Governorates of Yemen

Yemen is divided into twenty-one governorates (muhafazah) and one municipality (amanah):

'Amran Governorate

'Amran Governorate

ʽAmran is one of the governorates of Yemen.

Himyarite Kingdom

Himyarite Kingdom

The Himyarite Kingdom or Himyar, historically referred to as the Homerite Kingdom by the Greeks and the Romans, was a polity in the southern highlands of Yemen, as well as the name of the region which it claimed. Until 110 BCE, it was integrated into the Qatabanian kingdom, afterwards being recognized as an independent kingdom. According to classical sources, their capital was the ancient city of Zafar, relatively near the modern-day city of Sana'a. Himyarite power eventually shifted to Sana'a as the population increased in the fifth century. After the establishment of their kingdom, it was ruled by kings from dhū-Raydān tribe. The kingdom was named Raydān.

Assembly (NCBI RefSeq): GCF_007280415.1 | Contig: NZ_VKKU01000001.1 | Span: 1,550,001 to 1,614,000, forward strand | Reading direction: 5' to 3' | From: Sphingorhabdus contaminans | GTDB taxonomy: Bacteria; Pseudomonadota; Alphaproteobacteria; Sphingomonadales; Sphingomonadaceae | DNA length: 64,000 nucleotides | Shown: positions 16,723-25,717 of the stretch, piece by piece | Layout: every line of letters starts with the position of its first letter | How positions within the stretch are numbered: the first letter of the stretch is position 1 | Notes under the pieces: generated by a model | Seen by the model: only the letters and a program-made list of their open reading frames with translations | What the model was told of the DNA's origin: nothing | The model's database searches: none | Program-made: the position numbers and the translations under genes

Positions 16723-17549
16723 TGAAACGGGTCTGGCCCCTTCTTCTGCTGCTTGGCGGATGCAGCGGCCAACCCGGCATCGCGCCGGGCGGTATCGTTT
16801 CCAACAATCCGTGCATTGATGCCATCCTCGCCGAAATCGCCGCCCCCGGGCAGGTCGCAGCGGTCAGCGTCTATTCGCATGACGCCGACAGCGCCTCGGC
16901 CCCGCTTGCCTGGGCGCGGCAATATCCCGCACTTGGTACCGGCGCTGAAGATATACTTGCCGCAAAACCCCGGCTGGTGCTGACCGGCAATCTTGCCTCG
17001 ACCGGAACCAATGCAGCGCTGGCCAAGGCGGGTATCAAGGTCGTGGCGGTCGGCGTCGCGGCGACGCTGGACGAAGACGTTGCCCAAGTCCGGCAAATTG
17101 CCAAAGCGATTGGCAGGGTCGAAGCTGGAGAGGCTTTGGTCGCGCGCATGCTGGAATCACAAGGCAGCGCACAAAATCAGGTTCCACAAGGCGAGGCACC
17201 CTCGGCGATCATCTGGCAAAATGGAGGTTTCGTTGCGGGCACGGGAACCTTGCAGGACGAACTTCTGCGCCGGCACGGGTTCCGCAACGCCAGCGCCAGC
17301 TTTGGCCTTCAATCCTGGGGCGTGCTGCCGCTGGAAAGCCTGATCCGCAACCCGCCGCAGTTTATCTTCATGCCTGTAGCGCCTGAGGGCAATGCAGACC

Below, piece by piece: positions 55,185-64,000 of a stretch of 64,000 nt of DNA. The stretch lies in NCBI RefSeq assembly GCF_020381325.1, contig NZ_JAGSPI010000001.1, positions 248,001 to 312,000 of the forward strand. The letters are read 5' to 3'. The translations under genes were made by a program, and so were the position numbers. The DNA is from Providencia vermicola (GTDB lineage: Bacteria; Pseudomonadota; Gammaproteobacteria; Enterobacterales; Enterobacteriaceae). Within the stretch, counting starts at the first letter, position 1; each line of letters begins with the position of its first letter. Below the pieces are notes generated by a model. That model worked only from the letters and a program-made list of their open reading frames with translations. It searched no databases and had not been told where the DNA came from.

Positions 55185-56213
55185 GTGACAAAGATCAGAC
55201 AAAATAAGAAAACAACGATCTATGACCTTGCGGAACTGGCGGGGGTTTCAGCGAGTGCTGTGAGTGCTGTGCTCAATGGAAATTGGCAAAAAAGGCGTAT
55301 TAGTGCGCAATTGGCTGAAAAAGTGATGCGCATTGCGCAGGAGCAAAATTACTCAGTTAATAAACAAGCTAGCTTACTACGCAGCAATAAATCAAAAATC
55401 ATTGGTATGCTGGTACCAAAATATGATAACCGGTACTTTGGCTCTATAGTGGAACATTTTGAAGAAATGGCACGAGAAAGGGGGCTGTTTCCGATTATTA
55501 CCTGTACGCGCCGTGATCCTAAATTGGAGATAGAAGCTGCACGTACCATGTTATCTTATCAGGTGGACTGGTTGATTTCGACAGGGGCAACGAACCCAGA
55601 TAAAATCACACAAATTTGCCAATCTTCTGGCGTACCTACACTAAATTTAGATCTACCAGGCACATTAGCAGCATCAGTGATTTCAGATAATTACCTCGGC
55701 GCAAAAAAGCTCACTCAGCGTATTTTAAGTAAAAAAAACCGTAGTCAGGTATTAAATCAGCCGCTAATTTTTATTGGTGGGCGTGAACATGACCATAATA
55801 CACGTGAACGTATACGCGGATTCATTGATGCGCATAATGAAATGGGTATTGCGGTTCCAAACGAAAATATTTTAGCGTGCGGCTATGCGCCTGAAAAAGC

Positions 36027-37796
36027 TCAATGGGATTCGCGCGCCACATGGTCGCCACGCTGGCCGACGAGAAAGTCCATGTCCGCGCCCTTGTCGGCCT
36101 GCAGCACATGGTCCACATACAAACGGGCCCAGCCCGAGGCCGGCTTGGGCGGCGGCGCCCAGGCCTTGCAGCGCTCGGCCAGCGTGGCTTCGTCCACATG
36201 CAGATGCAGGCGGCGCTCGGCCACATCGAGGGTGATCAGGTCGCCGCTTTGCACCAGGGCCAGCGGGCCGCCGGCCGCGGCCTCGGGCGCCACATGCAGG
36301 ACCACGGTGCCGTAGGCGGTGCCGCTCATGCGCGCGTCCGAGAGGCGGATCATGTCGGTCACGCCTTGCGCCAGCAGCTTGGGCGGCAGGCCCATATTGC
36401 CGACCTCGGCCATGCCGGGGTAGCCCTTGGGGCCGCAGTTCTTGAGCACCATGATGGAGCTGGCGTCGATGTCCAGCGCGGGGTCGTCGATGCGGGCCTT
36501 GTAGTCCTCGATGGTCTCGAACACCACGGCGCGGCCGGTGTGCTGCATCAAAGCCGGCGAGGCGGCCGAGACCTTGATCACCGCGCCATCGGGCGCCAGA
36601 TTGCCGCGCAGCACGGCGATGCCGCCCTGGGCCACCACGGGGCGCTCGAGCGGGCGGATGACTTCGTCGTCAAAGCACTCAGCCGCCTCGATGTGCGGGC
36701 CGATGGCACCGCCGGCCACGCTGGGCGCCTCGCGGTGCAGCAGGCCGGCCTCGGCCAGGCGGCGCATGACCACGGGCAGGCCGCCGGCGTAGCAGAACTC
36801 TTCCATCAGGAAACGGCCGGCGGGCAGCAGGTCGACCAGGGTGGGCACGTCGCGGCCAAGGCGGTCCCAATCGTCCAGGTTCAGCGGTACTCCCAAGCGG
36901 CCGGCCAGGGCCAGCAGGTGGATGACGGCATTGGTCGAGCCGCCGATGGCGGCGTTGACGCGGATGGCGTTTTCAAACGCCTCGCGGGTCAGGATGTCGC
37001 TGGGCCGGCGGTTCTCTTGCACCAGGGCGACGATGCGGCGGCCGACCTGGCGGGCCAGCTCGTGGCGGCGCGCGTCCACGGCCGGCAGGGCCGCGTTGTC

Hammam

Hammam

A hammam or Turkish bath is a type of steam bath or a place of public bathing associated with the Islamic world. It is a prominent feature in the culture of the Muslim world and was inherited from the model of the Roman thermae. Muslim bathhouses or hammams were historically found across the Middle East, North Africa, al-Andalus, Central Asia, the Indian subcontinent, and in Southeastern Europe under Ottoman rule. A variation on the Muslim bathhouse, the Victorian Turkish bath, became popular as a form of therapy, a method of cleansing, and a place for relaxation during the Victorian era, rapidly spreading through the British Empire, the United States of America, and Western Europe.